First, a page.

The County Council has a duty to investigate such complaints about development, which may have been carried out without planning permission. This could involve the unauthorised erection or extensions of a building, the unauthorised change of use of a building or failure to comply with conditions attached to a planning permission.
You can report development which is occurring:-
l without planning permission
l without complying with conditions that have been attached to a permission
l which is not in accordance with an approved plan
Please complete and submit the online or downloadable form to send us your complaint.
This page explains the procedures the Council will follow in dealing with unauthorised development. It also sets out the Council's policy in the way in which it will deal with complaints about unauthorised development.
In all cases the Council will make every effort to ensure that the action taken is in proportion to the breach of planning law involved. The Council will endeavour to negotiate a solution to the problem that satisfies the law and all parties involved.
The Council will not become involved in matters that are purely neighbourly disputes and, in particular, cannot become involved in boundary disputes.
What Information Do We Need When You Make A Complaint?
We will need the precise location of the site or property to which the complaint relates.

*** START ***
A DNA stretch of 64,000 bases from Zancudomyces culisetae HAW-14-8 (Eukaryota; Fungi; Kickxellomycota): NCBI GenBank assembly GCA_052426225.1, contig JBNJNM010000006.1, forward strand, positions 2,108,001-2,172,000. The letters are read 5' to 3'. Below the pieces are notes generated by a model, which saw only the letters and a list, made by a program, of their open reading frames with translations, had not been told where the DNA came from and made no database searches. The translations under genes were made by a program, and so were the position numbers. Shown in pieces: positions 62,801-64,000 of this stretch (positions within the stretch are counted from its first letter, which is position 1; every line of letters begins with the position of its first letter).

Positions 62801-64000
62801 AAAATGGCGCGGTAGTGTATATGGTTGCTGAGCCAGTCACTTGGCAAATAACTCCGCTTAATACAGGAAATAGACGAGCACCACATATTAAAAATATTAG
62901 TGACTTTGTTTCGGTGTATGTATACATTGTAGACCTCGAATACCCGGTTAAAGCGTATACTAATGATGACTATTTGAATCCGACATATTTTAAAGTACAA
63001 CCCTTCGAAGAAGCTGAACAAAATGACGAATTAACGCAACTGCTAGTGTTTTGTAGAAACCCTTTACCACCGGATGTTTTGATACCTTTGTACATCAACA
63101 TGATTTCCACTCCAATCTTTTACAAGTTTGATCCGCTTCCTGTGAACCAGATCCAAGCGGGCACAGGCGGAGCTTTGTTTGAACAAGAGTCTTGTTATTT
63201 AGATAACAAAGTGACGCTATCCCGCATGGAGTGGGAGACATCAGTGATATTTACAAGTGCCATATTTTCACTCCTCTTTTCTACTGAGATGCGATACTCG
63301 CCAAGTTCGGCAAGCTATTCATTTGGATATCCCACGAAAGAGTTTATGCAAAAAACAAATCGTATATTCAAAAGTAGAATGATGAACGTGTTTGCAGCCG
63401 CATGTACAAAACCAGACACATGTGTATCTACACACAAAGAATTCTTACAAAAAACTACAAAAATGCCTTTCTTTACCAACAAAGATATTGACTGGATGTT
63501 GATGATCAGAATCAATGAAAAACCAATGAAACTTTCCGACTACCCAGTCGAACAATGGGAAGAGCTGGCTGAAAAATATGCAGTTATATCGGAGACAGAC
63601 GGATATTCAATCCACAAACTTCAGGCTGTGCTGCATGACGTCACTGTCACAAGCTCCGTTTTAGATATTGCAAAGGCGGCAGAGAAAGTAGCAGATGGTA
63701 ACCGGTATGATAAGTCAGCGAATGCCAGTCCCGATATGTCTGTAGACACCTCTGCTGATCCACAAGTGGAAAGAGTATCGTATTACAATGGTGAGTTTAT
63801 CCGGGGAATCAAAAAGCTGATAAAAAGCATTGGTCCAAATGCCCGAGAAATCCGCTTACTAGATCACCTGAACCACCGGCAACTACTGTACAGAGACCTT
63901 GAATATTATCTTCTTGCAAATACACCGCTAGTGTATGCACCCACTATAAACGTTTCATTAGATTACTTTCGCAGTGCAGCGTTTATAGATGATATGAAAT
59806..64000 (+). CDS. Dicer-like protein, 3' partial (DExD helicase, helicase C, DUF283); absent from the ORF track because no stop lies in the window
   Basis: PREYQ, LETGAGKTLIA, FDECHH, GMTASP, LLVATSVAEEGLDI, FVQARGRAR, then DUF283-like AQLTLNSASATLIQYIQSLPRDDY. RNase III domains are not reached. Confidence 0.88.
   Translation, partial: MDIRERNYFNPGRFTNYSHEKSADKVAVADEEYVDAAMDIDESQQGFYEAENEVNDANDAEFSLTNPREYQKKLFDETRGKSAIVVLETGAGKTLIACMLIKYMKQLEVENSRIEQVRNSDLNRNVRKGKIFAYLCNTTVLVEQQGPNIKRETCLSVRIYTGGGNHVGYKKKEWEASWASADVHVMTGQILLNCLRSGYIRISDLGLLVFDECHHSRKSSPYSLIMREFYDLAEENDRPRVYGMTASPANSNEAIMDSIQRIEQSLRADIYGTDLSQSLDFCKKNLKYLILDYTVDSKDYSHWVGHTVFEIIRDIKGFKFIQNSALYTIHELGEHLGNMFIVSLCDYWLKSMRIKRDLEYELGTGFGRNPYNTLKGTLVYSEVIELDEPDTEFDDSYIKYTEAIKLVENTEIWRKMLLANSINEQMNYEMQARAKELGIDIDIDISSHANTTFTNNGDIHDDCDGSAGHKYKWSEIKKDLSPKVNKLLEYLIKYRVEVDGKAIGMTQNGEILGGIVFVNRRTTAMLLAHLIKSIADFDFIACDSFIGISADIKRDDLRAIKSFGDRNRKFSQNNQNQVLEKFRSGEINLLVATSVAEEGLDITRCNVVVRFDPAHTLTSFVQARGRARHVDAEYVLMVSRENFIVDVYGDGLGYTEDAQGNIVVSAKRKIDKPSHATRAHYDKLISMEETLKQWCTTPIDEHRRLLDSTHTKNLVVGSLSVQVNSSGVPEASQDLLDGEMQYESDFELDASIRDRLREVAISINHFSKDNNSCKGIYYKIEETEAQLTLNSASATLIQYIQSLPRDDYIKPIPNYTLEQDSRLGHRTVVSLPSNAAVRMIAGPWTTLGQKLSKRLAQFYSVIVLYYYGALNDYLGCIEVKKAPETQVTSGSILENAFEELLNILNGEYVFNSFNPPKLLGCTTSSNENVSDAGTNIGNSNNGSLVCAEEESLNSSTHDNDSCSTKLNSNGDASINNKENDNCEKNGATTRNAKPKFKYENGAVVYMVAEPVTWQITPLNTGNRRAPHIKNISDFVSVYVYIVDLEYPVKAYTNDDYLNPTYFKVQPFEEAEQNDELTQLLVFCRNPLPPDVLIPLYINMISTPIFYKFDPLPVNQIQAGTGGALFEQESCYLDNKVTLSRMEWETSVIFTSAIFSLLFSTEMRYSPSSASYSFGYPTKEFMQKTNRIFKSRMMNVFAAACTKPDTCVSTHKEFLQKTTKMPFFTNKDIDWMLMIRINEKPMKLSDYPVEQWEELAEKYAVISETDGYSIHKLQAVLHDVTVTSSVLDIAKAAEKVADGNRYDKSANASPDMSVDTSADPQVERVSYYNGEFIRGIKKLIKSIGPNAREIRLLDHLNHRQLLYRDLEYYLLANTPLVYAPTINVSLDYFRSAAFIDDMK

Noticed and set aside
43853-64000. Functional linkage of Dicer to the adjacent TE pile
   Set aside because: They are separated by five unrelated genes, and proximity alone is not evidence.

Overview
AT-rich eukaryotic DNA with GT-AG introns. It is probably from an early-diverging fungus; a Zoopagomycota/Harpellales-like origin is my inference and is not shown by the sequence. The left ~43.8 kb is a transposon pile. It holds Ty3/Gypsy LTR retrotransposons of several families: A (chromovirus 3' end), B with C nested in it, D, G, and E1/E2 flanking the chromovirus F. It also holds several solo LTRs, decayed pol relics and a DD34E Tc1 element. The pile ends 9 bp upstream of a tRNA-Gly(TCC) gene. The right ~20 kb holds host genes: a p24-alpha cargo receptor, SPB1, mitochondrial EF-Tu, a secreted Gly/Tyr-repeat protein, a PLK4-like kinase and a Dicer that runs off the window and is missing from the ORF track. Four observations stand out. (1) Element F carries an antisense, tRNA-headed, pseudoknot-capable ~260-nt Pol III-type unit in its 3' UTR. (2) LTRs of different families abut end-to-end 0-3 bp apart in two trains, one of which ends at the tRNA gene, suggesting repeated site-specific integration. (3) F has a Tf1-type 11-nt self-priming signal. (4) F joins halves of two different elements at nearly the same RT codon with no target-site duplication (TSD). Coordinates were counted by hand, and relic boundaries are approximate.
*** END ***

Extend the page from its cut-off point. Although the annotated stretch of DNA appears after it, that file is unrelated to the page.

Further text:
The exact nature of concern i.e. the potential breach of planning control.
An indication of any harm caused/being caused.
If possible, the identity of the person/ organisation responsible and the date and/or time the breach began.
What Happens To Your Complaint?
We will acknowledge receipt of your complaint within 3 working days.
An initial investigation will be carried out within 5 working days.
We will acknowledge receipt of your complaint within three working days.
Every effort will be made to keep the identity of the complainant confidential. In many cases the original source of the complaint is an officer of the Council.
However those who are close to the site of the alleged planning contravention often provide the best evidence.
There are likely to be cases where the reluctance of a complainant to be identified and provide evidence may seriously affect the outcome.